After a pause of nearly three weeks - criss-crossing the fruited plain- and just before taking off again, your faithful media consultant has been busy....although not too busy to take in the Olympics and the latest apologia from Tiger Woods [more on that in a moment].
First, the coverage of the Olympics....it has been a joy to watch from the comfort of my home., and the occasional hotel room. The problems with the Opening Ceremonies was somewhat overblown. I admit to falling asleep about two-thirds of the way through. I rarely find such broadcasts all that interesting. The fact that it was not bilingual has upset some people in Canada. The fact that it did little to celebrate Canada's English and French founding nations received somewhat less criticism. The British media have been - as usual - harshly critical of the entire Olympics. But who cares? They're Fleet Street, right? That's what they do. They're no doubt sharpening their claws for the 2012 Summer Olympics in London.
I have been very impressed with CTV's coverage. As the host broadcaster of the Olympics, the network has demonstrated a solid performance, with intelligent commentary and featuring the always reliable Brian Williams. NBC too, with veteran Bob Costas front and center has been excellent in its coverage as well.
NBC's Today show needed to get its act together, however. Meredith Viera's mixing up Michael J. Fox with Terry Fox was somewhat awkward and embarrassing. Maybe it was the early hour that triggered this gaffe:
Let's turn to Tiger Woods. Did his choreographed appearance do what he needed it to do? Well, that depends on what his goal was. If it was to put an end to the crisis, he didn't do it. If it was to turn the corner on the issue, then, perhaps it was helpful.
Could he have done something different? Uh, yes as a matter of fact, he could indeed have brought the story in for a landing - finishing it and turning his attention to his recovery and his successful re-entry to the PGA Tour.
Why didn't his public statement do what it needed to do?
The simplest answer is that he still hasn't responded to one reporter's question. His well-rehearsed speech was just that. A speech, rather than a news conference. Why did it have to be? He has avoided the media from the beginning, never meeting with or answering reporters' questions, so we are still left to wonder about some of the essential elements of the story. Although he did his best to push back on the rumors about Elin's role in the accident, and about the allegations of performance-enhancing drugs, many rumors will remain until he submits himself to some tough questioning.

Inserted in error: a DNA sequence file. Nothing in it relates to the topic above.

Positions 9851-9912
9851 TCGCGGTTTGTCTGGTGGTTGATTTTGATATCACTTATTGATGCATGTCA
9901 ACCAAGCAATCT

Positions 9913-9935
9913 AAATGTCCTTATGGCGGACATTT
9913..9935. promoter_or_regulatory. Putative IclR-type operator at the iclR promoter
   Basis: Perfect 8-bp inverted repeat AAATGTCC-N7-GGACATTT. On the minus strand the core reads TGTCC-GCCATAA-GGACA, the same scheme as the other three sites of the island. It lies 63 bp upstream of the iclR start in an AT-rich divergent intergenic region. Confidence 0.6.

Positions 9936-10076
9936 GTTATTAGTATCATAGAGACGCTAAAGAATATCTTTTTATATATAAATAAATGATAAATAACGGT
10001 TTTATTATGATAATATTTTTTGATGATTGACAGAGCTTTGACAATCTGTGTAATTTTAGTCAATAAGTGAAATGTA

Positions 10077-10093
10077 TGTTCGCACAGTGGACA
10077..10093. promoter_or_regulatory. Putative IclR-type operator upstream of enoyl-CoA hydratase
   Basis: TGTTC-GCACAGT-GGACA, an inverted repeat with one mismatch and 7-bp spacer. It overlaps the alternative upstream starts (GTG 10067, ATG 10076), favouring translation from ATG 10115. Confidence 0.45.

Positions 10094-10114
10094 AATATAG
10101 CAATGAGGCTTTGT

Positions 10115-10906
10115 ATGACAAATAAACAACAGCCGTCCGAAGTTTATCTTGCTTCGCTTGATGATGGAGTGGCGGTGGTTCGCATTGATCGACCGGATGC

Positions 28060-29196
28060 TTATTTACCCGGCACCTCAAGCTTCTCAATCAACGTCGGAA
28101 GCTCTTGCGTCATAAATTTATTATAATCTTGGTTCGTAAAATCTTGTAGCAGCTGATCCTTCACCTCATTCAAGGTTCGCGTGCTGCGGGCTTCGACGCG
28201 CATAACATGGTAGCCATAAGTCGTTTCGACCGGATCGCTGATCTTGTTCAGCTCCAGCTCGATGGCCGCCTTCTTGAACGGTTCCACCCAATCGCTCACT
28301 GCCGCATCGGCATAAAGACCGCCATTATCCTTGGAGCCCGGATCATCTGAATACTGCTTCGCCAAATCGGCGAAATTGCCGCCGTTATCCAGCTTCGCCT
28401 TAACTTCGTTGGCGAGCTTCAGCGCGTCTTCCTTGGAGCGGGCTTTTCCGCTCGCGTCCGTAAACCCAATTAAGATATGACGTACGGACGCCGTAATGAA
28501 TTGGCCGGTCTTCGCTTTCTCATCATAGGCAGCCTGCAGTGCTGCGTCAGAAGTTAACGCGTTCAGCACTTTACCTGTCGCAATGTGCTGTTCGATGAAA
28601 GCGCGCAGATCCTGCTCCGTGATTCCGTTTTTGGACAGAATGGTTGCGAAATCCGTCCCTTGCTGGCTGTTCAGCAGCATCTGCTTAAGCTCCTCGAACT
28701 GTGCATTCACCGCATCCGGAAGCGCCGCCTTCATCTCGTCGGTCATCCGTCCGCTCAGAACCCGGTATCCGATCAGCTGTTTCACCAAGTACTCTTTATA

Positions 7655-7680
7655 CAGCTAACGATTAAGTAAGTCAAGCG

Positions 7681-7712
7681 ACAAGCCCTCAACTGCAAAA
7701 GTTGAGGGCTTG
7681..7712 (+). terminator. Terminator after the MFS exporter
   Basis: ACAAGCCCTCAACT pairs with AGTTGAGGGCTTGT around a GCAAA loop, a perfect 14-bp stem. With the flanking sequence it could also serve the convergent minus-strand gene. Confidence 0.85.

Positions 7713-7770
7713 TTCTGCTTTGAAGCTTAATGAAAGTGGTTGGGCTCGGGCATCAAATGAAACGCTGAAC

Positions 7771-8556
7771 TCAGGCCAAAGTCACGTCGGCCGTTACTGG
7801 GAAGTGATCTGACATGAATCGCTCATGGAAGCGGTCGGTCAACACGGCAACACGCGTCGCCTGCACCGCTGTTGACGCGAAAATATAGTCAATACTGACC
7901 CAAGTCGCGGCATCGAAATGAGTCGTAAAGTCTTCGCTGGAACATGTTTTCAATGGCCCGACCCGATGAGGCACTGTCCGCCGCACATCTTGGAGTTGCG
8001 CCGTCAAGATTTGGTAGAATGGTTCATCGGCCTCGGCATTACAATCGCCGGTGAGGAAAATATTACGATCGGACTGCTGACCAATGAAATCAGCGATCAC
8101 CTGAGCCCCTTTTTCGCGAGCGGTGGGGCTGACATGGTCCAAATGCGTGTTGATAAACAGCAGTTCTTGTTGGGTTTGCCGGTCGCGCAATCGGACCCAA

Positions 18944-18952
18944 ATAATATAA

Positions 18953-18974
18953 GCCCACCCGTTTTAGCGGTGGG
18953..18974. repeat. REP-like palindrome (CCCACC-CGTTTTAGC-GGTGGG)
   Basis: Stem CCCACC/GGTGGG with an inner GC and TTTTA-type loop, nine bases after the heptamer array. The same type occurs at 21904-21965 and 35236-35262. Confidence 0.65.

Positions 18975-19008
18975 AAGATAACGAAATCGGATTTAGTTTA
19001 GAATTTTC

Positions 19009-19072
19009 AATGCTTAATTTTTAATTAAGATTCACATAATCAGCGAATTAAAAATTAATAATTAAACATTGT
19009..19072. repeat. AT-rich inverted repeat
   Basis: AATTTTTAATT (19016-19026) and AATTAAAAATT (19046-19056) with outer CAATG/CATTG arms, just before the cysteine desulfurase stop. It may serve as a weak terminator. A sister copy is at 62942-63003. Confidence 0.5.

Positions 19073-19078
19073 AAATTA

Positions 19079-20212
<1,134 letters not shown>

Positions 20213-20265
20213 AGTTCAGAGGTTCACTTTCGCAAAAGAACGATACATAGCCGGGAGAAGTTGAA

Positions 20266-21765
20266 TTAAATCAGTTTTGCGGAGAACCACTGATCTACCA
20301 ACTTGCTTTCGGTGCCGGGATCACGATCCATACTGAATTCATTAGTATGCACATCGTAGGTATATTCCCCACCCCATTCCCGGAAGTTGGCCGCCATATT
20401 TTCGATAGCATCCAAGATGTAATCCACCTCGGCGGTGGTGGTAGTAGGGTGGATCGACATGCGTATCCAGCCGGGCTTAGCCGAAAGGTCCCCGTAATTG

In terms of performance, it was well written and delivered, if somewhat robotically. I do believe he was sincere. Although, one is still left to wonder, are these his words? Quite possibly. However, any question about the authorship could have been taken care of with spontaneous responses to reporters' questions.
The fact that his main camera went out half way through left him no camera to look into. However, the secondary camera aimed at his mom and the rest of the audience, saved the day.
So what would a true news conference have done for him?
First, it would serve as his final words on the entire matter, thus clearing the way for his return to golf when his treatment is over.
Second, it would have put this burden behind him, thus lifting the burden he has no doubt had on his shoulders.
Third, it would eliminate any of the lingering question, 'what is he afraid of'?
Returning to a 'Life of Integrity'
So, it wasn't the end of the long journey back, but it was a signpost on that road. He has shown his face, he has reiterated his apologies to his wife, family, friends, business partner, sponsors, and to the millions of young fans for whom he has been a role model. He has made it clear that he does have values, told us in no uncertain terms that he had done it because he felt 'entitled' due to his money and fame. He admitted that he had brought the shame onto himself. Those were all good things, to be sure. It may put a halt to the slide in corporate endorsements and given hope to his Foundation's staff that his commitment to the Foundation continues. [Although he made have laid his Foundation work on a bit thick, but it's forgivable in the circumstances.]
So, I give him a solid 'C' if a report card would be appropriate. Tiger's journey to full recovery - not just personally, but professionally - continues and I, along with many others, certainly wish him and his family well.
Now it's Toyota's turn to try to recover...stay tuned for next week's Congressional testimony by Toyota execs!
Until next time....from Washington...